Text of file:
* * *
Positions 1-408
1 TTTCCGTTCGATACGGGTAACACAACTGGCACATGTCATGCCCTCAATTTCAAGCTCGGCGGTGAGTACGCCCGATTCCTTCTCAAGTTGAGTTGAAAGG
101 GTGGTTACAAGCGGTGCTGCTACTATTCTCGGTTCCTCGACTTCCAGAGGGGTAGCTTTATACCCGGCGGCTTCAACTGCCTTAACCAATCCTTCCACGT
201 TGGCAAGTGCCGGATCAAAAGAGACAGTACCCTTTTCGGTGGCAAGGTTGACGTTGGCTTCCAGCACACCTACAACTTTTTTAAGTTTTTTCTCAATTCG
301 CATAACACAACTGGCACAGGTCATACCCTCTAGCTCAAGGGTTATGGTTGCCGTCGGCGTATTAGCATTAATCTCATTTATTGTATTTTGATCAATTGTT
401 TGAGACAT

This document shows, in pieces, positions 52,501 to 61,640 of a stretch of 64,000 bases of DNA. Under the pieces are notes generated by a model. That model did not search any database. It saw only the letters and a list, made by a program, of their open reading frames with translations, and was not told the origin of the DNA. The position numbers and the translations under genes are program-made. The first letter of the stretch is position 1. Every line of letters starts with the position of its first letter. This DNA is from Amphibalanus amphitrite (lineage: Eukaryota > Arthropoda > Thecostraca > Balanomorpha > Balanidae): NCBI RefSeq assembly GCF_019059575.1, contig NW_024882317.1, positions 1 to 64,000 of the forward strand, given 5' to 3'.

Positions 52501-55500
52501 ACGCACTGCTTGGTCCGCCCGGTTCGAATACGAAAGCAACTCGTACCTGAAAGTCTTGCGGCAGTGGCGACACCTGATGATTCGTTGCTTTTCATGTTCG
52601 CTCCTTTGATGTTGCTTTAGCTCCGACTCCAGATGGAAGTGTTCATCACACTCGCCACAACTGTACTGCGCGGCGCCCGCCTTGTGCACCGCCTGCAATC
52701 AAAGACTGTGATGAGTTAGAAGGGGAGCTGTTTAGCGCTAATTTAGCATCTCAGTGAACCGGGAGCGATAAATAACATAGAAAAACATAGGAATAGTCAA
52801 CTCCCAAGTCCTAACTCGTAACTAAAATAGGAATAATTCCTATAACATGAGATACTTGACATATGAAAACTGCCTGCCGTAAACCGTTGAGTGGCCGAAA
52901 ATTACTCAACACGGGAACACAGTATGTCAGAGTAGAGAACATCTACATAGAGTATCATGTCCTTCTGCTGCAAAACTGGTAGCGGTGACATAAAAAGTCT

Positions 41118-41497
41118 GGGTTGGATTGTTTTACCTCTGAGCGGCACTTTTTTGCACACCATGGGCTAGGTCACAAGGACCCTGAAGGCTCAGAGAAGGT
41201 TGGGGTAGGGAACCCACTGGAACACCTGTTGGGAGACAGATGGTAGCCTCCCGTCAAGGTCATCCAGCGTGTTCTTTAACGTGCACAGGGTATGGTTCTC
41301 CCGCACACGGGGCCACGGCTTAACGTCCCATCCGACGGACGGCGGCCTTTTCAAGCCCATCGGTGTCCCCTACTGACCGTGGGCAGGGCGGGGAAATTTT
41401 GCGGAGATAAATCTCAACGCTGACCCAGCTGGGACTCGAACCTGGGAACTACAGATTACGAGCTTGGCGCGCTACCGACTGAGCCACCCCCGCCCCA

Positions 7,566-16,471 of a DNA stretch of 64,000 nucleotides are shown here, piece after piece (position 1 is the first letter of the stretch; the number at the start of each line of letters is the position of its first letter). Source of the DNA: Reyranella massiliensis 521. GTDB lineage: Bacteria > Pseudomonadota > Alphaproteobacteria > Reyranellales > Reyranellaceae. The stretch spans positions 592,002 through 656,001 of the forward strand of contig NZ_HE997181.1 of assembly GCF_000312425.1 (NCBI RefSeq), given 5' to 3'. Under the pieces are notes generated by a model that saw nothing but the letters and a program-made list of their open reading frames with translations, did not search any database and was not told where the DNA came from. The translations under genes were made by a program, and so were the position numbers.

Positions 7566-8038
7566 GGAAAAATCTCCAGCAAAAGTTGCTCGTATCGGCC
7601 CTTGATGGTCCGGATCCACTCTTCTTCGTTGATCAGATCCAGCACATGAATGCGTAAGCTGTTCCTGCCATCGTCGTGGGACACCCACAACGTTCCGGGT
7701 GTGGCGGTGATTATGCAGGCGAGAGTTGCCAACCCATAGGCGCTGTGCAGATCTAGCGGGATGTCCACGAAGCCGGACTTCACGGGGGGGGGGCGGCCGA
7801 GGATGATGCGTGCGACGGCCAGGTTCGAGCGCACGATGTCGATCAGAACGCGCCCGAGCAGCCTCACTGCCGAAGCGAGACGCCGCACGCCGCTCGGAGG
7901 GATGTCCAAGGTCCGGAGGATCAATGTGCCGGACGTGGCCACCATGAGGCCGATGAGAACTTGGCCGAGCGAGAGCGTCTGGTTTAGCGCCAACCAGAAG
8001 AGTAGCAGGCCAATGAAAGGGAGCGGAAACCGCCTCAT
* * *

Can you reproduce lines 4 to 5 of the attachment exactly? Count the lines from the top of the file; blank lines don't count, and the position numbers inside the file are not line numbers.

201 TGGCAAGTGCCGGATCAAAAGAGACAGTACCCTTTTCGGTGGCAAGGTTGACGTTGGCTTCCAGCACACCTACAACTTTTTTAAGTTTTTTCTCAATTCG
301 CATAACACAACTGGCACAGGTCATACCCTCTAGCTCAAGGGTTATGGTTGCCGTCGGCGTATTAGCATTAATCTCATTTATTGTATTTTGATCAATTGTT